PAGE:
by WorldTribune Staff, April 1, 2019
The Trump administration has hinted it may soon sell 60 F-16s to Taiwan in what observers say would be a “huge shock” to China.
Selling the F-16s to Taiwan, which has sought the jets for more than a decade, would add to several other moves the U.S. has made in support of Taiwan in recent months amid President Donald Trump’s deal-making on trade with Chinese supreme leader Xi Jinping.
Despite China’s objections, the U.S. on March 24 sent Navy and Coast Guard ships through the Taiwan Strait.
Last week, China protested the U.S.’s accommodation of Taiwanese President Tsai Ing-wen in her stopover in Hawaii.
China denounced the U.S. moves as “extremely dangerous.”
Related: President Trump lifts ban on major arms sales by U.S. to Taiwan, March 19, 2019
U.S. has bolstered ties to Taiwan amid calls in Washington for a “whole-of-government” effort to prevent China from surpassing American military and industrial dominance, analysts say.
China has invested heavily in military hardware over the past two decades, building a world-class navy and filling its coastline with missiles capable of hitting Taiwanese targets. The country spent 23 times more than Taiwan on defense in 2017, up from double in 1997.
For Beijing, the sale of the U.S. F-16s to Taiwan “would be a huge shock,” said Wu Shang-su, a research fellow at the S. Rajaratnam School of International Studies in Singapore. “But it would be more of a political shock than a military shock. It would be, ‘Oh, the U.S. doesn’t care how we feel.’ It would be more of a symbolic or emotional issue.”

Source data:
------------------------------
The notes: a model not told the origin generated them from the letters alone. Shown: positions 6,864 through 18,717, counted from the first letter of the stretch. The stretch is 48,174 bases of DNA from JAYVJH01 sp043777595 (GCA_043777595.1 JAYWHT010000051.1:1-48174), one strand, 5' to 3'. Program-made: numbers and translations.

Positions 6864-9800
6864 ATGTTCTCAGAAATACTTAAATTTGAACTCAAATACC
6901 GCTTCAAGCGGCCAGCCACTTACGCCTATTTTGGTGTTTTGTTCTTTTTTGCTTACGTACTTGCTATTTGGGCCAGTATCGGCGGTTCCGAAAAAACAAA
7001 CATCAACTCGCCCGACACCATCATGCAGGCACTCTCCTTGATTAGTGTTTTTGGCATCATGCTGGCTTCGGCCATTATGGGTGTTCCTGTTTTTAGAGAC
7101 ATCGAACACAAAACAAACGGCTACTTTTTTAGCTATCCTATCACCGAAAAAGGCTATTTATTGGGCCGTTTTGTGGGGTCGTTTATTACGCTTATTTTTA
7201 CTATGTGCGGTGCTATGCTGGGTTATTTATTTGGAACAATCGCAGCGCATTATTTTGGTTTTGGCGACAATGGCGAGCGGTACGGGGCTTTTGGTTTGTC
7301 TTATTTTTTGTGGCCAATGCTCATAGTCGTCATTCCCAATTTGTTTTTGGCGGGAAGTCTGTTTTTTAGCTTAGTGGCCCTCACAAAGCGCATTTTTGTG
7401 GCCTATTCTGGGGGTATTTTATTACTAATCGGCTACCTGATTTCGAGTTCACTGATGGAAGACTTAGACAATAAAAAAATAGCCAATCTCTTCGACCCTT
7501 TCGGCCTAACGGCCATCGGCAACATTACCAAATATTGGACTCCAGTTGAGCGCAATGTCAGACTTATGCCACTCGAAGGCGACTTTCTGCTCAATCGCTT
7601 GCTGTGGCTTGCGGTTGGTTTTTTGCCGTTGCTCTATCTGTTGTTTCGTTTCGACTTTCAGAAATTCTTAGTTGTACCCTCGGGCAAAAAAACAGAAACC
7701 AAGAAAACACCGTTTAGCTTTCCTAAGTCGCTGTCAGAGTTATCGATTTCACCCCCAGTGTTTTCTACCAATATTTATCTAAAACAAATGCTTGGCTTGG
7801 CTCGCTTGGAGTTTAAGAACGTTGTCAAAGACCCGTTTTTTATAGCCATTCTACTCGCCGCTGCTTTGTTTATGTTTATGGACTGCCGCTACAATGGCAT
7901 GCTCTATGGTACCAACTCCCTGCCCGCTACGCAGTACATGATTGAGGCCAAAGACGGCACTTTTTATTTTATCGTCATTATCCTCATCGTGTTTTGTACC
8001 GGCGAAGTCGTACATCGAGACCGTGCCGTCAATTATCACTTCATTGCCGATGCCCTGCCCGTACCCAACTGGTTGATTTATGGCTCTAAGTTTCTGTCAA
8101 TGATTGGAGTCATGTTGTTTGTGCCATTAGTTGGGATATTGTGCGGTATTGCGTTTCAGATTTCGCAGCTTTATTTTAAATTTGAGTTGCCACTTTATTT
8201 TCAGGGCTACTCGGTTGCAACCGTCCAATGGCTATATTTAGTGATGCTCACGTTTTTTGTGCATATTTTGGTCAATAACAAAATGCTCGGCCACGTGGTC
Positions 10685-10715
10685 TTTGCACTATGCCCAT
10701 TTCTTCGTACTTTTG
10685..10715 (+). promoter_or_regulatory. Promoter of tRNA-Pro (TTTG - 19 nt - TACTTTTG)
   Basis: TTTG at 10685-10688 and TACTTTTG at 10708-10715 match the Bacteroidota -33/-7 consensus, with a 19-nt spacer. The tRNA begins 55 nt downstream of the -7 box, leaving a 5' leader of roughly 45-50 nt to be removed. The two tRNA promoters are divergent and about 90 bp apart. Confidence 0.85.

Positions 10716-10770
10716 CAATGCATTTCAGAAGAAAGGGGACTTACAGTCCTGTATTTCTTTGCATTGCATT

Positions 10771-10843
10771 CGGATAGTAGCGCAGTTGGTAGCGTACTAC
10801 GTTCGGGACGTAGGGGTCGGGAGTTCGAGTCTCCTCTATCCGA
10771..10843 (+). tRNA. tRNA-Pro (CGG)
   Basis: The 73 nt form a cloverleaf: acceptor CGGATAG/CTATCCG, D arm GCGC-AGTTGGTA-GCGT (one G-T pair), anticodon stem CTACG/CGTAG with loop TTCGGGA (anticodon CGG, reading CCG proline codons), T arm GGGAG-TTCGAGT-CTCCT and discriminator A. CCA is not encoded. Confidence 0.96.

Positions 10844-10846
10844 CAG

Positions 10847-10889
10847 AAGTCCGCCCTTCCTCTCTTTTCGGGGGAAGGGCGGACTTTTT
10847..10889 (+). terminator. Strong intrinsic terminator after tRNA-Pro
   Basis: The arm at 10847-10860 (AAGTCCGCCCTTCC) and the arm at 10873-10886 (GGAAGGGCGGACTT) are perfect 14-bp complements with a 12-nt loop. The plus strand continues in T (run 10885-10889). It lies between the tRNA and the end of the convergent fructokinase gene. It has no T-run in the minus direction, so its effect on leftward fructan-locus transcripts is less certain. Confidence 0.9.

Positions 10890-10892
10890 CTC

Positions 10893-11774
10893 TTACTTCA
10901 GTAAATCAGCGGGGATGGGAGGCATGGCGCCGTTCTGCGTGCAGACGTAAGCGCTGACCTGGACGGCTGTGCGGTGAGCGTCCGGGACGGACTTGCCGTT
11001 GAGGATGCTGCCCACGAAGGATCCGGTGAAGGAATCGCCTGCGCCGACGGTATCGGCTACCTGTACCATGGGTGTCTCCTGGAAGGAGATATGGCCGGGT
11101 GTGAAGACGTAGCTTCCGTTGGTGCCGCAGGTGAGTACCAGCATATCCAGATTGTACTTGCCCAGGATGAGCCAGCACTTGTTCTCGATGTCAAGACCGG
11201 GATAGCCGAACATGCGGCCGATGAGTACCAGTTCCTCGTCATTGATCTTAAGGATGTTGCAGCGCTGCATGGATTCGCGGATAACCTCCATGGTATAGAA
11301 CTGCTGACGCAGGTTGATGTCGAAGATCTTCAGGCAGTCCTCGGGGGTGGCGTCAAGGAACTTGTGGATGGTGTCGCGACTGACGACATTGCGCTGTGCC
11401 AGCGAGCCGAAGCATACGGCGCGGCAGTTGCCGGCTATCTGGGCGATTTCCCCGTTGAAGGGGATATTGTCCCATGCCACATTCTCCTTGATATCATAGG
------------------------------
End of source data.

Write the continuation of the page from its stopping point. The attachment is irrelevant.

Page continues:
China’s defense ministry warned against moves that undercut the contention that the mainland and Taiwan are part of “one China.”
“Any words or actions that undermine the one-China policy are tantamount to shaking the foundation of China-U.S. relations, are inconsistent with the fundamental interests of China and the United States and are also extremely dangerous,” Col. Wu Qian said at a briefing in Beijing on March 28.
Washington has no formal ties with Taiwan but is bound by law to help provide the democratic island with the means to defend itself and is its main source of arms.
The Pentagon says the United States has sold Taiwan more than $15 billion in weaponry since 2010. Presidents since Bill Clinton, however, have repeatedly rebuffed Taiwan’s requests for new fighter jets and other advanced weapons systems that could provoke Beijing. President Barack Obama agreed in 2011 to merely upgrade Taiwan’s aging F-16 fleet.
The U.S. Defense Intelligence Agency released a report earlier this year describing Taiwan as the “primary driver” for China’s military modernization.
Scott Harold, an associate director of Rand Corp.’s Center for Asia Pacific Policy, told Bloomberg in a March 30 report that “Taiwan will continue to need to invest in missiles, electronic warfare, mines and other advanced conventional and asymmetric capabilities designed to deter, and if necessary defeat, any Chinese effort to use coercion to compel unification.”
Rand analysts argued in a 2016 report that China’s sophisticated short-range ballistic missiles could “cut every runway at Taiwan’s half-dozen main fighter bases and destroy essentially all” parked aircraft in a conflict. Any planes that made it in the air could face Chinese pilots flying jets such as the J-20, a “fifth-generation” stealth fighter considered to be a rival to Lockheed’s advanced F-22s and F-35s.
The U.S. refused Taiwan’s request for F-35 fighter jets.
“It’s better for us to have F-16s as a first priority,” said Feng Shih-kuan, who served as defense minister under Tsai until February last year and is now at the Taipei-based Institute for National Defense and Security Research. “We won’t feel any sadness if we don’t get F-35s.”